- Complement your cold calling script with separate flash cards. Those will be the answers to the most common questions people may ask about your company/products and cards with brief overview of each service you provide. This way you’ll be able to give you customers the most accurate information without interrupting the conversation the other person might be not so interested in.
- Don’t chat too much. The most effective cold calls last from 3-5 minutes. And, it’s highly beneficial to tell the person you’re calling that the conversation won’t last more than that. Your interlocutor will know that you won’t take too much of his time, so he’ll be less likely to hang up on you. Try to make the most out of that time. Plan the cold calling script the way that you’re able to cover the most important information in under 2 minutes to leave some time to answer the person’s questions.
- Don’t be too impersonal. This is not how to cold call effectively, even though sticking to the script is much easier on your behalf. Ask the client several questions regarding his attitude to the goods or services you provide to be able to adjust the conversation to client’s needs. This is how you may persuade him that he really might want to check out your company’s products. For instance, if you’re a roofing company, your typical cold calling script will look like this. First – introduction and special offer. Then – the questions to the prospective customer like “What type of roof do you have, How long has it been since you’d installed it?, Did it leak? Do you notice any signs of algae or moss overgrowth?, Is your roof insulated?. Then, depending on the person’s answers, you may give him the information about the services he might need. Finish the call with the promise to send more information on client’s e-mail (don’t forget to ask the e-address first)
- As no one actually sells the products (and especially services) on the phone, you have to set more realistic and more beneficial cold calling aim – to attract new potential clients and receive their contacts for further online or offline promotion.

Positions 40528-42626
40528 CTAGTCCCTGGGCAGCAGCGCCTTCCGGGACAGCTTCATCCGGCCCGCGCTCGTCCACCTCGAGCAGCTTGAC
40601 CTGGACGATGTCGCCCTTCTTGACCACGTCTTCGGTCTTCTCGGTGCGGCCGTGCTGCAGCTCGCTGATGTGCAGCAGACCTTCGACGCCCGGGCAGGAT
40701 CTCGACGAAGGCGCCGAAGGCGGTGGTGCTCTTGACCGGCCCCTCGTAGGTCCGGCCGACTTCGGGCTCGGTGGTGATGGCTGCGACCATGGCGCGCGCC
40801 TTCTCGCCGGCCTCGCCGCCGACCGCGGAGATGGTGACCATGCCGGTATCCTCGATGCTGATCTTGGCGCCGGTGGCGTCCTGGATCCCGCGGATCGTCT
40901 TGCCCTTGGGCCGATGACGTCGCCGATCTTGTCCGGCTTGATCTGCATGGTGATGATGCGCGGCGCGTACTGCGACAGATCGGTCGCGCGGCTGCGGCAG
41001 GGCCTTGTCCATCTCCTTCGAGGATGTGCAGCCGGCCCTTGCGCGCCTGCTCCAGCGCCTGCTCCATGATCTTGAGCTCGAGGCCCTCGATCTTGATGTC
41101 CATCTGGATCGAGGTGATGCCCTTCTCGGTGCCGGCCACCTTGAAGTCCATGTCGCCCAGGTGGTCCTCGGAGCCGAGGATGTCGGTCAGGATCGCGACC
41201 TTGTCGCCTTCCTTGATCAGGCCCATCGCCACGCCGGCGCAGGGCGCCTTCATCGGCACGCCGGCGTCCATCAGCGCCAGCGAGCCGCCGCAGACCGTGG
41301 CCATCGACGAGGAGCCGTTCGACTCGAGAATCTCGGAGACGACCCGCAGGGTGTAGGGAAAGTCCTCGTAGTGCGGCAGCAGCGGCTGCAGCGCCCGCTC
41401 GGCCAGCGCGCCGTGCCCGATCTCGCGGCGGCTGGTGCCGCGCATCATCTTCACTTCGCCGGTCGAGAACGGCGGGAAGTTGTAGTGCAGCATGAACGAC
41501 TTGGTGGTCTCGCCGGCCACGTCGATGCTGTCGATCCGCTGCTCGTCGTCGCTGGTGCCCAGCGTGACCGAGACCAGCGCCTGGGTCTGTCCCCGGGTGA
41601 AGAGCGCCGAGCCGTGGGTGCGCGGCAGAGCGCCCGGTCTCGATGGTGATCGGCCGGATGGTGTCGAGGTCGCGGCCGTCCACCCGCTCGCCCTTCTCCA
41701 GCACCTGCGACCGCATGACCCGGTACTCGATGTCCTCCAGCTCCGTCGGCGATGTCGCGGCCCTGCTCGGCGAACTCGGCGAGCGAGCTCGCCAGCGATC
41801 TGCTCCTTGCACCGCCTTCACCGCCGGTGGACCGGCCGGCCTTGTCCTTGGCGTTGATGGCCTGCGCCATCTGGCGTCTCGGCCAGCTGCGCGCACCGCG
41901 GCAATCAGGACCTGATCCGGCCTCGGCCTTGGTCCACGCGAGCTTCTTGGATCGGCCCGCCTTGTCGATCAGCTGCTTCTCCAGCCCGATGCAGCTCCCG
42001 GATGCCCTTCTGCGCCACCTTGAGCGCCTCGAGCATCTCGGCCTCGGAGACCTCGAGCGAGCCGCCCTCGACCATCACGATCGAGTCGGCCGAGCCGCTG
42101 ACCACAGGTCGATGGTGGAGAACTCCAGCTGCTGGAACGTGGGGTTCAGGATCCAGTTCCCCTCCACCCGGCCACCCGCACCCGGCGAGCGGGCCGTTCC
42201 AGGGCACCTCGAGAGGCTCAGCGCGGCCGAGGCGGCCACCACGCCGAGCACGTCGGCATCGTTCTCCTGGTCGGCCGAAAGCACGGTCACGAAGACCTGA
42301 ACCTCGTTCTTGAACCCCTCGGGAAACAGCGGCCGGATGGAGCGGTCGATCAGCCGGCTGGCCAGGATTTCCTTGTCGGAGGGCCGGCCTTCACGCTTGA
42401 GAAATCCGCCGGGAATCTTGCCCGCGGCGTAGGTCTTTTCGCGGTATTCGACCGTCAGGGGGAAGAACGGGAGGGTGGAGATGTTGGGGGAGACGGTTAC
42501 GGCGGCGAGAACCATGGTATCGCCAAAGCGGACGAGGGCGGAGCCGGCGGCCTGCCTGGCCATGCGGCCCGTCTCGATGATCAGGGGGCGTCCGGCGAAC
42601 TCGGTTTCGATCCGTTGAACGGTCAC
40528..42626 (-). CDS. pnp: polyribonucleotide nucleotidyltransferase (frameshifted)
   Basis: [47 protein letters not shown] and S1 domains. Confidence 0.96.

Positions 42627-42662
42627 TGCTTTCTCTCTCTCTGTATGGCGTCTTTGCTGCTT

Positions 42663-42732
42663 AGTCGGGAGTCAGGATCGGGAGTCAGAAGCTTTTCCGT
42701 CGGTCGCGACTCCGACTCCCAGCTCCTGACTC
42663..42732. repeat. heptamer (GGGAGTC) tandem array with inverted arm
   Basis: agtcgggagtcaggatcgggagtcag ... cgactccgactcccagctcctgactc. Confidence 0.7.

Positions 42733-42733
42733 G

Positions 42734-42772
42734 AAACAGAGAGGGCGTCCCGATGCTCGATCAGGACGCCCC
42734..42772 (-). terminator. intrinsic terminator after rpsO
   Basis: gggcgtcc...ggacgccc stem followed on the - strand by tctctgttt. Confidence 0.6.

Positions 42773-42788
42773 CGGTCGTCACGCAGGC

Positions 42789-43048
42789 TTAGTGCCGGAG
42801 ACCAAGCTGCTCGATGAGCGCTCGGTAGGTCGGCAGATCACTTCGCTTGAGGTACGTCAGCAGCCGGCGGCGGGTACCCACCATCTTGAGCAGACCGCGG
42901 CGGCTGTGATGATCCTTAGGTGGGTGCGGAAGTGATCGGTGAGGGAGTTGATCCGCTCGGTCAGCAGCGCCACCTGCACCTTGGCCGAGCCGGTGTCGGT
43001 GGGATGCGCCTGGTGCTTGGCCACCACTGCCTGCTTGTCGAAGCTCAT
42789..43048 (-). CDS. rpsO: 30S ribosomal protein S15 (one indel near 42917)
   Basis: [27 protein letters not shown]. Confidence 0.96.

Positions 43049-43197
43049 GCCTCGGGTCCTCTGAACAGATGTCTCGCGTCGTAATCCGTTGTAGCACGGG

- Know how to overcome the most typical cold calling problem. And it’s not even when the person on the other side of the line tells you that he’s not interested at all and ends the conversation. You have almost zero chances there, so I suggest that you don’t spend too much time trying to capture the attention of that person. It’s already clear that he won’t address your company. But when the person tells you ‘Send me more information via e-mail’, that’s when you still have a chance to develop the conversation and make the most use out of it. Don’t answer ‘Ok, sure’ immediately. Ask several questions to the person (like in the tip #4) to receive the details about his preferences in order to send him the most relevant promo e-mail. Meanwhile, you may still go on with your script. Developing the theme the client touches in his answers and give him more offers regarding the kinds of services/goods he might mention.
- Don’t forget to keep the records and tick off the numbers you’ve already called not to appear in an awkward position. Make the columns to mark if the customer was interested or not and to write down his name and e-mail address.
- Don’t forget about references. They’re extremely important if you want to sound like a respectable company that is willing to reach out to the new clients personally. Mention for how long you’ve been operating on the market, the number of people who’re satisfied with your services, etc. It’s necessary to include that info if you reach the voice mail. Don’t forget to leave your phone number, the name of the company and your business e-mail address.
- Take a break between several calls (from 7-10) not to make them really cold and boring. A prospective client won’t be interested to talk to you if he’s able to feel that he’s probably the 100ds or 1000ds person you’ve talked with today.
- Don’t overload people with information. They won’t be able to remember it over the phone anyway. Concentrate on making a prospect client interested in your services and company, so that he checks the e-mail you’ll send him later and maybe addresses your services when he needs them. The best case scenario is that you convince a person to make an online order or to book your services. But cold calling nowadays turned into creating the ability to sell later rather than selling right now.
If you still don’t feel comfortable to cold call people, or if you’re willing to combine several marketing techniques in order to promote your company and make it more visible for customers, consider the online promotion option. Create your business profile on HireRush.com – a job hunting website, where potential clients may check out the providers of different services in their local areas and call the professionals they prefer directly from the site. The personal data security is guaranteed.